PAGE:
What a weekend! I was blessed to spend Saturday morning with family watching our oldest granddaughter play in her very first soccer game. It was fantastic watching her begin to learn the dynamics of playing on a team. I was very proud of the fact that she was very “polite” to members of both teams – at one time she even said, “Go Purple Team; Go Green Team.” Her team wore green jerseys; the other team wore purple. Even though she was the tallest player on the field, she refused to “mix it up” with the other kids. While it speaks volumes about her tender heart, I’m not sure what it says about her future in team sports. And that’s okay because I would much prefer that she maintains her sweet spirit and gentle nature than to excel in competitive sports. Don’t get me wrong. I raised both of my daughters to be competitive. To play hard. To give their best. And they did. But there was something about watching Hayes on that field that reminded me that some things are more important than winning.
Now, those of you that know me – especially my family – are trying to catch their breath following that heart-stopping announcement. I play to win. I want to win. I want my teams to win. When Jennifer and Ashley were playing team sports, I was in there with the best of them cheering them on. But on Saturday, I watched my granddaughter refrain from pushing, shoving, and taking the ball away from the other players – and I was proud. So maybe soccer is not our sport, and that’s okay. I will go to as many games as I possibly can, and I will make pictures and root for the green team. I will shout encouragement to Hayes, and I will be excited to watch them win. Oh, by the way, they did win by about a bajillion goals, but that’s not the point.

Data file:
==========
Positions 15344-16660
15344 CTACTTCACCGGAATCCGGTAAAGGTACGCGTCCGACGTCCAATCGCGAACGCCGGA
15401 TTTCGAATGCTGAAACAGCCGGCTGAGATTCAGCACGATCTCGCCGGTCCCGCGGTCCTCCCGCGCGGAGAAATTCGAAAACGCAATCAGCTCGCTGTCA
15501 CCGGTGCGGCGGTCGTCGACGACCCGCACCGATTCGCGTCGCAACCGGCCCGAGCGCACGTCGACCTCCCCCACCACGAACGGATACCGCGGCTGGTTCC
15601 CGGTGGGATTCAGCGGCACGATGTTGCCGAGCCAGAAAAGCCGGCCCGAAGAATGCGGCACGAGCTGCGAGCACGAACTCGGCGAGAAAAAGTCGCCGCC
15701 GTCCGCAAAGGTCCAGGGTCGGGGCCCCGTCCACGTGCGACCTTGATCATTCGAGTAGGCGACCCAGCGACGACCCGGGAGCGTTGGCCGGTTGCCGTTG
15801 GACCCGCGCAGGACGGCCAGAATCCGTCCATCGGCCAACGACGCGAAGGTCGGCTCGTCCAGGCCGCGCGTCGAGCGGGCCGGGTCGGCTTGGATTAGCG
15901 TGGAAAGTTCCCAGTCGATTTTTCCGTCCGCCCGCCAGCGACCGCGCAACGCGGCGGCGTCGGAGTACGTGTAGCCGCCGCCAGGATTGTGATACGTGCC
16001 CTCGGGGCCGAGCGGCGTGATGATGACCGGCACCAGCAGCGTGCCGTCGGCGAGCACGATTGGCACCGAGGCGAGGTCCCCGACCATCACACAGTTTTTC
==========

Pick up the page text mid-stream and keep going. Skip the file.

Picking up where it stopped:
And that reminded me of something else. Have we lost that gracious spirit when dealing with people? Those on our team and those not on our team? Have we allowed ourselves to become so competitive, so demanding, that even as Christians we are willing to jump into the scrum, push and shove, kick and scratch to accomplish our goals? Have we decided that the end justifies the means? Because if we have as Christians, then we have totally missed the point. No, I am not saying that we need to compromise our beliefs. We must stand firm on what the Word of God says. Right is right. Sin is sin. God is holy, and He has called us to be holy as well. But through it all, He has called us to be loving and kind. When Jesus confronted the woman caught in the act of adultery, He didn’t condemn her. After He defended her from her accusers, He told her to “go and sin no more.”
It seems that we Christians have gone to both extremes. We see the Jars of Clay band member defending same-sex marriage by stating that he doesn’t care what the Bible says about the sin; Jesus told us to be loving and kind. He says that there is nothing loving and kind about standing against same-sex marriage. On the other extreme, we see professing Christians calling names and acting anything but Christ-like in their attempts to defend God’s Word. Neither are acceptable. Being loving and kind demands that we tell the world what God says about homosexuality. We must warn them that they are heading down a path that leads to God’s wrath. At the same time, we must take on the demeanor of Jesus who lovingly corrected the Samaritan woman at the well and ended up leading an entire village to follow His teachings, and remember that He reserved His harshest words for the religious people of the day.
So, brothers and sisters in Christ, let’s get in there. Let’s play hard. Let’s give it our all. But let’s do it the way Jesus did.